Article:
July 10th, 2009 by Scott Wertel
Alibre has released a 40 minute sneak peak video of the upcoming changes in version 12.
Considering that v12 hasn’t even hit public beta yet, the new features are well developed and will add a lot of ease-of-use for the user. Version 12 should be hitting public beta sometime soon. Alibre has opted against a private beta for this release, counter to the release cycle they have had in the past. Expect me to be a beta tester, but due to NDA I will not be able to leak out any sweet treats about the new release until after the news has gone public.
July 7th, 2009 by Scott Wertel
What comes to mind when you hear that TLA (three-letter acronym)? What about PDM? For most CAD users, the acronyms PDM and PLM are basically synonymous for data management. How do I store my CAD data? How do I revise my CAD data? How does my CAD data flow through its life cycle? The further along those questions one progresses, the more departments outside of Engineering and Drafting get involved, and PDM moves more and more towards PLM. For others, those two acronyms immediately invoke a response much like Kleenex® is to facial tissue, like Xerox is to photo copying, like Band-Aid® is to bandages, and like Tylenol® is to aspirin. In other words, CAD users think Teamcenter, or SAS, or Enovia and companies like Siemens, IBM, and Dassault (certainly there are others). Design Data Manager is even a name that often comes up when talking to SMB.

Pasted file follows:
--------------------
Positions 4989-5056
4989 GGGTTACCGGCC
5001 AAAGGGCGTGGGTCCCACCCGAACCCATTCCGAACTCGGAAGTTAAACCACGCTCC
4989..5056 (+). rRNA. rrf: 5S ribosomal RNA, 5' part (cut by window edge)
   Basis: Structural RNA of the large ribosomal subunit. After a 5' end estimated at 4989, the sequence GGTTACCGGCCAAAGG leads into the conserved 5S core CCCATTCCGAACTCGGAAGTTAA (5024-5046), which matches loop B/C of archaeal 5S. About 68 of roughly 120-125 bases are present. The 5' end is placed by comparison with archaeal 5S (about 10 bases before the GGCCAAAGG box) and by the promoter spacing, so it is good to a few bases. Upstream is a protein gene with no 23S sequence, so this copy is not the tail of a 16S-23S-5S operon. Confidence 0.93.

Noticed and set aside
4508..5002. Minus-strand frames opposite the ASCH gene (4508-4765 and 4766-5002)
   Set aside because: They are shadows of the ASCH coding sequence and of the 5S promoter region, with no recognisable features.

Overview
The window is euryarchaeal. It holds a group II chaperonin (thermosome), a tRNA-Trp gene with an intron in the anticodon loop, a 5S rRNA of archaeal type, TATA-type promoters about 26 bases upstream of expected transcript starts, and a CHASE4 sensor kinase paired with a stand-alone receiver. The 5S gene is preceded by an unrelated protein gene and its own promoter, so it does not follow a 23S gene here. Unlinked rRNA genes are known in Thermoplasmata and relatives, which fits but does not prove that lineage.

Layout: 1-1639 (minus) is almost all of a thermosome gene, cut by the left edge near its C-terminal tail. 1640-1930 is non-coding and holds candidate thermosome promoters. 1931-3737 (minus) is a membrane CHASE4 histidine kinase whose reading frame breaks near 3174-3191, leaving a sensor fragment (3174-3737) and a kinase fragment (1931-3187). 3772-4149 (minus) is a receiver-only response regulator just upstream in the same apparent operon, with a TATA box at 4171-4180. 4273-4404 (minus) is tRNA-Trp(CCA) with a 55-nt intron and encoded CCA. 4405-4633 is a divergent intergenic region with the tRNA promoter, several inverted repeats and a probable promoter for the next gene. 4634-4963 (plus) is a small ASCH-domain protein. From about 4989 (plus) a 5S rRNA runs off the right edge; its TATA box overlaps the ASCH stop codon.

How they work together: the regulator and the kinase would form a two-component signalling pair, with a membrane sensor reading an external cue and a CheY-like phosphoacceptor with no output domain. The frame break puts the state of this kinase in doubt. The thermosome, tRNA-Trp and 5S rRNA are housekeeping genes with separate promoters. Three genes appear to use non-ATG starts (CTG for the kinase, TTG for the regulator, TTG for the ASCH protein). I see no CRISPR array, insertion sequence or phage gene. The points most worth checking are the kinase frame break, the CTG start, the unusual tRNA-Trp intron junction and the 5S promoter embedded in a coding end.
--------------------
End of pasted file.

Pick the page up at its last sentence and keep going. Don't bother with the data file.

But there is another product out there as well. It is not as well known as the names I dropped above, but it is full of features useful to most CAD departments. The product is Visual Vault.
What makes Visual Vault different from all the other PDM/PLM solutions on the market? Frankly, the same things that make those other ones different from Visual Vault: the features you need through an interface you can understand at the price you can afford. To avoid making this look like a sponsored advertisement, I’m not going to list the features of the software; finding them is easy enough by clicking on the link provided above. Instead, I can tell you about my experience with Visual Vault.
In short, I’m a fan of it. I used it for a short while during my tenure at a company that had it installed. Compared to Teamcenter, which I also have experience with, Visual Vault was much easier to grasp. The web interface was very intuitive. The only training I required was specific corporate workflows and how they were implemented within Visual Vault. This company integrated sales quotes flowing to engineering design requirements to drawing release. From there it progressed to the shop for part fabrication and of course revision control. Scheduling and planning were in the flow after engineering, so notifications of jobs in-queue were essentially “broadcast” to all needed parties. It was also easy to customize workflows. The out-of-the-box solution may follow the 80/20 rule, but Visual Vault was so easy to use it was no problem adapting it to the special 20% without the expertise of a full-time PLM administrator – and the cost associated with keeping one on staff.
Granted, not all software is perfect. The one thing most lacking, in my opinion, was a visual process flow diagram. It would have been much easier, and much more intuitive, if there was a block diagram feature to map the life cycle instead of only a text-based web interface.
If you are still in the market for a PDM/PLM solution, consider looking into Visual Vault.